One of the most anticipated openings in Downtown Greenville is the start of The Saturday Market. Visitors and locals alike are invited to take a morning stroll on Main Street (at Court Street) every Saturday from May to October to experience the delectable sights, sounds, scents and flavors of this favorite Downtown tradition. The 2013 market season starts up again this Saturday, May 4, from 8AM until noon. Featuring the finest in fresh local produce, beautiful crafts by area artisans and live music by some of the region’s best talent, The Saturday Market is family friendly fun for all! For more information and a calendar of weekly events, visit http://saturdaymarketlive.com.

The next event is also one of Greenville’s favorite May events – The Red Party. Each year, AID Upstate invites others to “Dine With Friends” as part of their annual fundraising and Aids Awareness campaign. After having dinner with your pals, participants are invited to The Red Party to enjoy drinks at the cash bar and free desserts. Everyone is welcome to come and “Dance Your Face Off” at this year’s Silver Jubilee soiree at ZEN Greenville on Saturday, May 4th. The festivities will start up at 9PM and last until midnight! There is no need to purchase advance tickets, but a $25 donation is required (and greatly appreciated) at the door. Funds raised will provide supportive services to those Upstate families affected by HIV/AIDS. For more information on The Red Party, AID Upstate or to participate in “Dining With Friends” visit https://www.facebook.com/TheRedParty.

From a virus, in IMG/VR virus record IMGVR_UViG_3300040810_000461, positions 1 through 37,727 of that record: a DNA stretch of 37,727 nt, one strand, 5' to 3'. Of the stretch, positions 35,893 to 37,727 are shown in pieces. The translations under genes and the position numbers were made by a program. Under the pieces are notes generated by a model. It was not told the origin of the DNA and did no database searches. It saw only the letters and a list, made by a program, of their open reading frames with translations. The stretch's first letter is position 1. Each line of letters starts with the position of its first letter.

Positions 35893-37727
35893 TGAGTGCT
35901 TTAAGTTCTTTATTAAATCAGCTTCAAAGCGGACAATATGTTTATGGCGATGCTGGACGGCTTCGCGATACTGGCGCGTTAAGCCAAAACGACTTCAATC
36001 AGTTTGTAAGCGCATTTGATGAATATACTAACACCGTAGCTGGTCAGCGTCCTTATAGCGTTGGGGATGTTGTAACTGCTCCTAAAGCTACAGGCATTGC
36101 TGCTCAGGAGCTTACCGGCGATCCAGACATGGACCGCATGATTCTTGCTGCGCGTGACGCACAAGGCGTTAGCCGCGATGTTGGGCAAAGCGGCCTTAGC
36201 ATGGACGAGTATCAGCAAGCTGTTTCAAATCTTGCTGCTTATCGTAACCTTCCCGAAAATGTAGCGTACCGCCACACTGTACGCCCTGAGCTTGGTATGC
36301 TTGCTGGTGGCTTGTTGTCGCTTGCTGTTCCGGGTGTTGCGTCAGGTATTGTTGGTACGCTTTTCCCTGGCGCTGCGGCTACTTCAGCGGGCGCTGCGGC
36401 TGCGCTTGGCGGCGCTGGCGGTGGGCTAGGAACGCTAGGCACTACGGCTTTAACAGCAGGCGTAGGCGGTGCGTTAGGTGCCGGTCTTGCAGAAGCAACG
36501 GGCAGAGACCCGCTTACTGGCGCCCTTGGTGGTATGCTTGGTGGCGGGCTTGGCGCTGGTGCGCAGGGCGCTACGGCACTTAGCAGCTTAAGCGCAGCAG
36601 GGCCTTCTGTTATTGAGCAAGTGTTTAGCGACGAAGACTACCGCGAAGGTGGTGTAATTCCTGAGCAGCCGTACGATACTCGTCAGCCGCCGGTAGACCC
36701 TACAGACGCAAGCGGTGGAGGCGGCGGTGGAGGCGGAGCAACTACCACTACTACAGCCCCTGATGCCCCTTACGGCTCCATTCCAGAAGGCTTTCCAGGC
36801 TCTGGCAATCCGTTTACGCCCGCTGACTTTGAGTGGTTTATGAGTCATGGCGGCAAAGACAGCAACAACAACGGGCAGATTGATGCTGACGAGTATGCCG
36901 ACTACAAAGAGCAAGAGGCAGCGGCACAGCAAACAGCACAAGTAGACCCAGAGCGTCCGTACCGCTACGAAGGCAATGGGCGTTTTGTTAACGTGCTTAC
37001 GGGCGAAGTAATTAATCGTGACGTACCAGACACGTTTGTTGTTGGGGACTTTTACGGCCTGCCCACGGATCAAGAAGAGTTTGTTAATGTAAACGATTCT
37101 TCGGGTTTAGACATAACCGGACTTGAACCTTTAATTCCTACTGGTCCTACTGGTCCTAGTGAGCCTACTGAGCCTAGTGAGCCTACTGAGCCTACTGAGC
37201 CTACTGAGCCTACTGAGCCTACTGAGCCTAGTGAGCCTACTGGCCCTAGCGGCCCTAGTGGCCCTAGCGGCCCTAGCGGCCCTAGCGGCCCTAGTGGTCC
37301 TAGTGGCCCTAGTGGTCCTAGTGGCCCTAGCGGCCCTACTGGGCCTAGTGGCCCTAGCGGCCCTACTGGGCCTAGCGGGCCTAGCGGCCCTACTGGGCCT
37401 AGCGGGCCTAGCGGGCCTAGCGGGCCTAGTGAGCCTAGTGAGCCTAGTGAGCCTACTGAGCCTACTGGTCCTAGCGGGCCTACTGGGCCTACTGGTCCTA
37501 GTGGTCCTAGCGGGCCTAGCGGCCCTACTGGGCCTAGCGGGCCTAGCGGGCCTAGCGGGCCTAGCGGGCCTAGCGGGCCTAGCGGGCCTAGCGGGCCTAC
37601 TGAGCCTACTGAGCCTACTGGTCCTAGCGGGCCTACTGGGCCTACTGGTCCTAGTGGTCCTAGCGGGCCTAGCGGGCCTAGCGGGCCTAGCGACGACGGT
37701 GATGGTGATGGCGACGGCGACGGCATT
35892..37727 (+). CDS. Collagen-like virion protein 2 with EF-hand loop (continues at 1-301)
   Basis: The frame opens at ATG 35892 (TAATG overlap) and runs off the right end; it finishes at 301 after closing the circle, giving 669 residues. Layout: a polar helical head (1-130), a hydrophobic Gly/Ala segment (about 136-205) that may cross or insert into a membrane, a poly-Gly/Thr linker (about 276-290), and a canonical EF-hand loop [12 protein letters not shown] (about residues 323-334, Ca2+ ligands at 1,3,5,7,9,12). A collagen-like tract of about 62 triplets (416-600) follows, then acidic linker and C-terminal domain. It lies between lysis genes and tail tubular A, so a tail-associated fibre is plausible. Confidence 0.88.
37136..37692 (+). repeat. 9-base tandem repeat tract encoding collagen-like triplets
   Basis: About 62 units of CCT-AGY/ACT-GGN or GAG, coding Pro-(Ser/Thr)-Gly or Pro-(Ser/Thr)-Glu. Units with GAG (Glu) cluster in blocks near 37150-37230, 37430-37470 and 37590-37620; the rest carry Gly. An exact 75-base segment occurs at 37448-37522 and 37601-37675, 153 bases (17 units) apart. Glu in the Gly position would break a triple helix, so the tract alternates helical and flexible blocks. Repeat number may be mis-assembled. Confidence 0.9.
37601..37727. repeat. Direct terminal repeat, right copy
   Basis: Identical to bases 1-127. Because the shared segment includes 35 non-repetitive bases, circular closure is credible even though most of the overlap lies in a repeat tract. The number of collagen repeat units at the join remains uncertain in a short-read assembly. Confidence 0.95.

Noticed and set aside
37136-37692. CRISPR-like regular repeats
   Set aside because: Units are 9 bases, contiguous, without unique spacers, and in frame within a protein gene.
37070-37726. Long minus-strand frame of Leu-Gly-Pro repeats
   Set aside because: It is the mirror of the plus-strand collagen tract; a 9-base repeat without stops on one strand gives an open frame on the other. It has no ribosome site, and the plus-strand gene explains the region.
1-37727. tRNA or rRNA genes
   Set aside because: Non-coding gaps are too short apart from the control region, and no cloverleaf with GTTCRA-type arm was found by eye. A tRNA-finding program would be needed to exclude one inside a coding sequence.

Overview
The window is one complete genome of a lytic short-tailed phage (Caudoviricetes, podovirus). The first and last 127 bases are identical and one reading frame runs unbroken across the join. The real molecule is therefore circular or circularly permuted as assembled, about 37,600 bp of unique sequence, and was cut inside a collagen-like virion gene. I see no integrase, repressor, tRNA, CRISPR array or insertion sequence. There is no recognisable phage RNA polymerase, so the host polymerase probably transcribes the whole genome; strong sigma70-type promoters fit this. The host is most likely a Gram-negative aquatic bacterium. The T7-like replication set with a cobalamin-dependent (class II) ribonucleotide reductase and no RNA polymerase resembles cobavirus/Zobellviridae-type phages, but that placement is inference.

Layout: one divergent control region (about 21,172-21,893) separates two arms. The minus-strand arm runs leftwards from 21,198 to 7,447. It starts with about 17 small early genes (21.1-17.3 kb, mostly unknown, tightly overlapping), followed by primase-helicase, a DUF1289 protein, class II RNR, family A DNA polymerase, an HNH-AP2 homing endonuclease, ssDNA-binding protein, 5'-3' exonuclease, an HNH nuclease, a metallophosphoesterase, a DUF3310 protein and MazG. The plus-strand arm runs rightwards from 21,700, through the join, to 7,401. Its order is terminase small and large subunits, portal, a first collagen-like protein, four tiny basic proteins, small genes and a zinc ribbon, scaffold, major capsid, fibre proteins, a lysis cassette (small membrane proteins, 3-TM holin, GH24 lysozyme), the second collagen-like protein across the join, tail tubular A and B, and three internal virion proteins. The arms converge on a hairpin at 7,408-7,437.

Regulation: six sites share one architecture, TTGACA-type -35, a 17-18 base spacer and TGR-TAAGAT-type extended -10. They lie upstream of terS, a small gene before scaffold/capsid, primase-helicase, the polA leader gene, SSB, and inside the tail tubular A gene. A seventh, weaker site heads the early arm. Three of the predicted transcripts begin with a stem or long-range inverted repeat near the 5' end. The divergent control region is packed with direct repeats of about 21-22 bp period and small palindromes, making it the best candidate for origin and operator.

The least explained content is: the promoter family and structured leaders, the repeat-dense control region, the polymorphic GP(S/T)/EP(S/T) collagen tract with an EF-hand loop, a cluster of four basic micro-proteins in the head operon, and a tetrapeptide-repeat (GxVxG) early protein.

Women in high heels…fashionably elegant …Men in high heels…side-splitting hilarity! See how the “other half” lives or just come get your chuckles – all for a great cause – at the 2nd Annual Men’s High Heel Race on Sunday, May 5. The stillettoed, testosterone-fueled masses will meet up at Ford’s Oyster House and Cajun Kitchen at 9AM, before making the mad “diva dash” down Main Street, in a riotous competition for some really cool prizes! All proceeds benefit Juvenile Diabetes Research (JDRF) in the Western Carolinas. Want to don your best pair of pumps and take part? Registration is going on now (through Friday, May 3) for a participation fee of $25. Participants will be treated to post-run brunch at Ford’s where they can kick off their heels and rest their tired tootsies! For more information, or to register for the race, visit https://www.facebook.com/MensHighHeelRaceGreenvilleSc.

So there you have it Downtownies…a virtual plethora of May happenings. Check next week’s blog for “Part Two” of this article. Until then, have fun, be safe and see you Downtown! Now, if I could only find a tiny jockey to ride my Duck Derby entry, I’d be set!